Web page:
As an IT professional, you have no more important task than vendor selection.
The choice of vendors—which ones and how many—affects your staffs ability to manage vendors without wasting time and money, as well as your ability to integrate disparate components into complete systems.
IT organizations with too many vendors, or poor vendor management practices, spend too much of their precious staff resources in vendor dog-and-pony shows, adjudicating interoperability conflicts among vendors and trying to herd all the vendors into a cohesive IT resource.
The drive to increase the efficiency of IT organizations has largely ignored the tax that is exacted from the staff each time a new vendor is added to the roster.
One CIO I know quantified the cost in man-hours of dealing with a vendor. She estimated that a one-product vendor requires more than 80 hours of staff time each year in a best-case scenario. And some vendors can chew up 150 to 200 hours with their demands for meetings, nondisclosure events and other activities that may be less than valuable from the perspective of getting things done.
Quantifying the cost of using a vendor can be a very important counter-weight to decisions, often made by the purchasing group, that might save you $12 on a product but cost you thousands of dollars in staff time.
A good way to get a handle on things is to place vendors in three tiers according to how much time and how many resources you commit to each. The top-tier vendors are your strategic partners in software, hardware and services. Smaller companies may choose only two top-tier vendors, and even the largest businesses may have only four.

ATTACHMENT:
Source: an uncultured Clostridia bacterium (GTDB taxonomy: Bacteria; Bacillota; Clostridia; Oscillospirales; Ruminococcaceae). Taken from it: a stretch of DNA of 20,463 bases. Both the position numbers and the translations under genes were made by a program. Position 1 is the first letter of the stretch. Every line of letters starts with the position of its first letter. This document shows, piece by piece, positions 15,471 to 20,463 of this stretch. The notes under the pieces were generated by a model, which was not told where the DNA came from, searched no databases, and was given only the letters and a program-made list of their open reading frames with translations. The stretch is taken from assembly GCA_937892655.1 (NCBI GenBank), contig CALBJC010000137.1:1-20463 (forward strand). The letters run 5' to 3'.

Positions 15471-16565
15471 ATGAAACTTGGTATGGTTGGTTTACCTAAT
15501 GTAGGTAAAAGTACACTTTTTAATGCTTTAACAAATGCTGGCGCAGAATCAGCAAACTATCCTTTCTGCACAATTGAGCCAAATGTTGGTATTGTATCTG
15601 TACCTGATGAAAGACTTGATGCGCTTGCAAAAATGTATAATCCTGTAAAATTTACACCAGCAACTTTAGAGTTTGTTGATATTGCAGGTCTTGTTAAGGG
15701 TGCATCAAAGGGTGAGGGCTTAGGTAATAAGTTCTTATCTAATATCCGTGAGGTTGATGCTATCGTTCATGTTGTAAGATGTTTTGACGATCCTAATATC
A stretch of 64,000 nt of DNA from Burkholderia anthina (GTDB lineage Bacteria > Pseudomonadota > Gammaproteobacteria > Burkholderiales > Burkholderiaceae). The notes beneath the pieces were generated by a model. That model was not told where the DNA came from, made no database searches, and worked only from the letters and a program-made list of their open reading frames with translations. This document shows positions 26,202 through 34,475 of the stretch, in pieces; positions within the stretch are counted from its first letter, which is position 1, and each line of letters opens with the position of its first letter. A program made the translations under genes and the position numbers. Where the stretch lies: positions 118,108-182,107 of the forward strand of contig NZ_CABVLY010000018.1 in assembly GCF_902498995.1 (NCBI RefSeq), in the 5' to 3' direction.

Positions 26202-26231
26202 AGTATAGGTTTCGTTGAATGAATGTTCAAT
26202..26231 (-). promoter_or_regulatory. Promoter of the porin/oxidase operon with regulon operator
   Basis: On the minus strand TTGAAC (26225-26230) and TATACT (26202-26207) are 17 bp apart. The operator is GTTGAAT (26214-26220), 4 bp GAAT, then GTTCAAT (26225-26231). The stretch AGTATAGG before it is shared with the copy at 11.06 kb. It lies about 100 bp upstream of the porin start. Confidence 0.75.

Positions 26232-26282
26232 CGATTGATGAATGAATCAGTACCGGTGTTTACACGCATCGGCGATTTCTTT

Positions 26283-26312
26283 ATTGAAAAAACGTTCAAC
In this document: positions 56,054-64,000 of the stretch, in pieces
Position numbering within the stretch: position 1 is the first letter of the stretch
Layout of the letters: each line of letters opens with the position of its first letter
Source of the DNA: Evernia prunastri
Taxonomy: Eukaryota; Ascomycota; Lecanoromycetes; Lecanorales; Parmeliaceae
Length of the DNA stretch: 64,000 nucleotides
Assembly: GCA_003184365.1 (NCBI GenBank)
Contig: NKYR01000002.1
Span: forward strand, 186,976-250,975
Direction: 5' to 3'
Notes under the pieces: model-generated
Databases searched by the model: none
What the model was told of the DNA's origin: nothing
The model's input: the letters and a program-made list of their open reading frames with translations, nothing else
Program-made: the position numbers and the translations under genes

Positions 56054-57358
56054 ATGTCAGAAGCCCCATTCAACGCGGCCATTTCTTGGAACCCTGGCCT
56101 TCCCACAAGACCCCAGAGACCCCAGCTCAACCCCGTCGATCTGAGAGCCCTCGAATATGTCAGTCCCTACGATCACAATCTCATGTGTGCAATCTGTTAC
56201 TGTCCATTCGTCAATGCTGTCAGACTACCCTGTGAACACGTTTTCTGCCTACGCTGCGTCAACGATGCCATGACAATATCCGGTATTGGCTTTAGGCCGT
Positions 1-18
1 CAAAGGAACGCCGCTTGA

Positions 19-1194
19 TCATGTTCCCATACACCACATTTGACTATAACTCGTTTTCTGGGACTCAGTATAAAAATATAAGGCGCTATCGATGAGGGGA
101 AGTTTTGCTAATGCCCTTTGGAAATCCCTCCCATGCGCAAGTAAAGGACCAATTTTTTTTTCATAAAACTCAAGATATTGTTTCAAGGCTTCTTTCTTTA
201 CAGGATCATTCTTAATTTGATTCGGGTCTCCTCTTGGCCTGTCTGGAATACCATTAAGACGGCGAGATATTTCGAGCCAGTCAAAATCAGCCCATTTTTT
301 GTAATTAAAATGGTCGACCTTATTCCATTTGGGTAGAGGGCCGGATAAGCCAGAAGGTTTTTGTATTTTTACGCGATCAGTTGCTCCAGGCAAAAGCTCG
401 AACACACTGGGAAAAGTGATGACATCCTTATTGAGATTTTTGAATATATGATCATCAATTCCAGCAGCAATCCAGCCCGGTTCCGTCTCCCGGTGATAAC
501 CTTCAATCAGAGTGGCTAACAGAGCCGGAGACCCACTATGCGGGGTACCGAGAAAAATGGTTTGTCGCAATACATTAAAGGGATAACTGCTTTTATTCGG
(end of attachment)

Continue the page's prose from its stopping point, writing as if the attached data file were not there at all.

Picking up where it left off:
The middle tier is where the trouble can start. This tier comprises vendors that have a product or service that is essential to your organization but may not have the product range to be a top-tier supplier. Too often, there is a great push to add best-of-breed vendors to this middle tier. However, the investment you make in time to support these middle-tier vendors can be substantial.
Then there are the lowest-tier vendors, those that supply standard products or services. These vendors usually require little interaction. Such vendors may wish to become more important, but you should try to keep interactions with them as infrequent as possible.
IT staffs have decreased, but the demands on them have expanded to include far more involvement with line-of-business staff and a myriad of new compliance issues. Its not possible to spend as much time as you once did with IT vendors. Streamlining and managing your vendor relationships with a documented structure is an excellent way to generate substantial efficiencies without adversely impacting IT operations.
Aaron Goldberg is a vice president of Ziff Davis Market Experts. Free Spectrum is a forum for the IT community and welcomes contributions. Send submissions to firstname.lastname@example.org.
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